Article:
This time the fire of the influential cross-party Commons Public Accounts Committee, in a report published yesterday, is directed against a range of matters Welsh.
At times, having been down this road before, with scandals at the Welsh Development Agency and last week at the Development Board for Rural Wales, the MPs gave the impression of running out of suitable adjectives to describe their fury. Phrases like 'terrible story', 'unsatisfactory', 'dismay', 'unacceptable', cropped up with frequent regularity.
Heading the litany of complaints is the loss of records and audited accounts relating to pounds 300m of spending on highway improvements. Since he was unable to determine if the money had been spent properly, Sir John Bourn, the Comptroller and Auditor- General, has had no choice but to qualify the office's accounts for the last five years.
Auditors at the highway authorities who passed the money on to contractors had questioned pounds 157m - of which pounds 120m was presumably contained in missing records and claims for the remaining pounds 37m could not be found. 'This falls well short of the standards of accountability for expenditure from public funds which Parliament has a right to expect,' the committee said. 'We look to the Welsh Office to ensure that accounting failures of this magnitude are not repeated.'
Sadly, that is just one of the problems John Redwood, the Secretary of State for Wales, has to contend with.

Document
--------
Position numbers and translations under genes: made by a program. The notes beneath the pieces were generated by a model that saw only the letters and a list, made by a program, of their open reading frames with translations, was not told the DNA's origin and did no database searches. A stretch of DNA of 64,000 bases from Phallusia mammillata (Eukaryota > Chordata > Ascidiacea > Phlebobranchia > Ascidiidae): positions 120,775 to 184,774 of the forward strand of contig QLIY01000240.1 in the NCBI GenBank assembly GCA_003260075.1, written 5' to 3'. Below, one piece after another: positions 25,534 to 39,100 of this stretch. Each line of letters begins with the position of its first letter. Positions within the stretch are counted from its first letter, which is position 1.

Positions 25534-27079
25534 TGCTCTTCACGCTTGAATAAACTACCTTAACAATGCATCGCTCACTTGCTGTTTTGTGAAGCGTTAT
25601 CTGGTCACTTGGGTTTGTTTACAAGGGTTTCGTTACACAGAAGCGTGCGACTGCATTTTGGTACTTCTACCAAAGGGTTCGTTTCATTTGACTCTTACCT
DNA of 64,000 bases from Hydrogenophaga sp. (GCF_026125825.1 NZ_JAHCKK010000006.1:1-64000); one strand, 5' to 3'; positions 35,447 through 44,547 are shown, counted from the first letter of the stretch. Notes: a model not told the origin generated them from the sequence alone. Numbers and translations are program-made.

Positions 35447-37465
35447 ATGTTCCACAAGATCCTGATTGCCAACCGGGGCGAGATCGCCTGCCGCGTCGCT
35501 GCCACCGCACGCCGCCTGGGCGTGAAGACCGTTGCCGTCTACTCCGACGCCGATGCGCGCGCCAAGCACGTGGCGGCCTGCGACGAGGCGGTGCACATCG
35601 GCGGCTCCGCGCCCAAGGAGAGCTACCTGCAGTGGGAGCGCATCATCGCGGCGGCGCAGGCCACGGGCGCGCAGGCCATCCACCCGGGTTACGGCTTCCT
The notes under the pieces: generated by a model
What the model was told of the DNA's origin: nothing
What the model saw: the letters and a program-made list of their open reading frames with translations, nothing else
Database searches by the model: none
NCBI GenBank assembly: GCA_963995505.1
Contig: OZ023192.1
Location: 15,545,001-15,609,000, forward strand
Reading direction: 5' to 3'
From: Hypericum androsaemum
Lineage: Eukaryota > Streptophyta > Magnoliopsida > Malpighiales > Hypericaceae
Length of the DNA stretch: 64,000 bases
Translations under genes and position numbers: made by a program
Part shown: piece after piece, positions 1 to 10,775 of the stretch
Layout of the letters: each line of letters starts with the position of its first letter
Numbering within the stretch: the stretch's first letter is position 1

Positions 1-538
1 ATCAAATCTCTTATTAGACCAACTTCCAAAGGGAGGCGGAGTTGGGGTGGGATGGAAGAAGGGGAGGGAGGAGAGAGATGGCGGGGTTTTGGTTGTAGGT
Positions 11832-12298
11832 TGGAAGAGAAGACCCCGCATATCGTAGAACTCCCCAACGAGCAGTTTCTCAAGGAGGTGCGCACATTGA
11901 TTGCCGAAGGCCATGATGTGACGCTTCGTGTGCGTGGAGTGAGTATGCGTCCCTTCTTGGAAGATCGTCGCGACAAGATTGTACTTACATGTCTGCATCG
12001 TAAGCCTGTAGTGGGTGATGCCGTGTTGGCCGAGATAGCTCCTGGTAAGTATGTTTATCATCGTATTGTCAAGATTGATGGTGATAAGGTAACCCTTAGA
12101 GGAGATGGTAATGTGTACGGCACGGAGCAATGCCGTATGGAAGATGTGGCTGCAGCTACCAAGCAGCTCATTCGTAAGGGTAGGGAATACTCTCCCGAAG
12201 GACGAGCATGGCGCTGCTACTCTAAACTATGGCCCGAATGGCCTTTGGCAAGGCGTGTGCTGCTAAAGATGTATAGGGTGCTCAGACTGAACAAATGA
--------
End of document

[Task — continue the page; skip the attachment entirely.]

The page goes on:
On Training and Enterprise Councils, the committee found it 'unacceptable that incorrect payments estimated at pounds 5.96m were made to the Tecs in Wales in 1992- 93'. The Department of Employment was partly responsible because it set up the Tecs originally and passed to the Welsh Office the 'problem of weak financial control'.
Nevertheless, what especially galls the MPs is that the committee looked at the Tecs before - by which time their control had passed to the Welsh Office.
Lack of controls were also the reason for overpayments of almost pounds 1m in community charge grant to local authorities. This, MPs said, was due to 'miscalculations and errors by Welsh Office staff'.
A Welsh Office spokesman refused to be moved by the broadside. 'Obviously it's a report that will be studied carefully and a formal reply will be issued in due course,' he said, but could not say when that would be.Reuse content